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Bike Rentals / Bike Sharing / Bicycling / Biking / Paris Travel / Velib Bikes / → All Tags
If you’ve been to Paris in the last few years, you’ve probably seen all those Vélib bicycles ready for tourists and locals alike to take them for a spin. We’ve even had the pleasure of pedaling one with a baguette in our basket, so it’s with great pleasure that we wish them well on their fourth anniversary this summer.
However, it’s pricey to keep all those seats nice and cushy, and it looks like the bike sharing program is going to cost everyone a few more euros and cents. Starting at the beginning of May—that’s like this week—prices will rise by around 70 cents. Now one-day tickets will set you back €1.70, where things were previously just €1—that’s roughly $2.50 for those of us that have credit cards based in the nifty fifty.
Tonight at 10pm EST, the Travel Channel premieres what it hopes will be its next big, addictive TV show. It's called Triple Rush, and the hour-long episodes document life as a bike messenger in the big city, New York City.
It's basically like the Travel Channel's answer to Discovery's Deadliest Catch, except where the fisherman of Catch face-off against natural forces and risk their lives to bring home the big bucks, Triple Rush depicts those who battle against the manmade obstacles of the city, just to bring in whatever cash they can. Ah, but then there's the adrenaline...
We’ve been following public bike sharing around the globe for quite some time, and we even got to test out the famous Vélib bikes in Paris not too long ago. The latest city to join the craze is London, and we’re sure that the Barclays Cycle Hire will only get bigger and better with the royal wedding just a few months away, not to mention the Olympics in 2012.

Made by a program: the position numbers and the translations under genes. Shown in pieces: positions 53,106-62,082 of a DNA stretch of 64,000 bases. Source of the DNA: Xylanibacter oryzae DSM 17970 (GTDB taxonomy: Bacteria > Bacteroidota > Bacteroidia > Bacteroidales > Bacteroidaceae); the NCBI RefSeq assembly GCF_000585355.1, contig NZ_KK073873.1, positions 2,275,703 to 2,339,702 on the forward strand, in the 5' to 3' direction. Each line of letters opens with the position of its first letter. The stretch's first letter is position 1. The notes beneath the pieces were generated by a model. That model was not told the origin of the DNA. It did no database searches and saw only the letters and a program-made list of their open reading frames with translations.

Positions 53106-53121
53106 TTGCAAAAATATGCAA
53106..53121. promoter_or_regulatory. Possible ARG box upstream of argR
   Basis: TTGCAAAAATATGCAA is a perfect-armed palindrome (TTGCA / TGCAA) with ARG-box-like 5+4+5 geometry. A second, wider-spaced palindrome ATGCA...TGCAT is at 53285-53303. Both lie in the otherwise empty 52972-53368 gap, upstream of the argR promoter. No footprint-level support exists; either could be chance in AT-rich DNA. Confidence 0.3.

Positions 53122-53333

Things kicked off last summer, but the real fun began last month when things were opened up to the general public with fewer restrictions and no specific membership requirements. London’s bike rental program works pretty similar to others, so all you need to do is find a bike rack, throw down a few bucks—Pounds Sterling in this case—and then start pedaling.
Travel Snapshot / Bike Travel / Bicycling / Tokyo Travel / Japan Travel / Tokyo Field Trip / → All Tags
What's one of the last things you expect to see in one of the most overly crowded cities in the world, where space is at a premium? Perhaps space used thoughtfully...say for these official bicycle parking spots in the Tsukishima district of Tokyo, maybe?
Tokyo may be stacked with sleek (and not-so-sleek) high-rise apartment buildings and the most artfully shaped houses that fit on the most impossibly small plots of land, but the city is very respectful of its citizens needs, and shows it in small and much-appreciated ways like this. Notice that many of the bikes aren't even locked up, even though we were just off of Monja-dori, a popular restaurant strip that serves up Okonomiyaki and Monjayaki specialties to loads of locals and tourists every evening.
Now just imagine if every major city had been as thoughtful about such things; it wouldn't be so difficult to find places for bike sharing programs, then.
Bike Rentals / Bike Sharing / Bicycling / Biking / Paris Travel / Velib Bikes / → All Tags
Last week on our trip to Paris, we had a great Tuesday all planned out--grab a croissant and a cappucino and head out to Versailles. Unfortunately, we were thwarted by a 36-hour Metro strike, an annoying but common occurrence in Paris.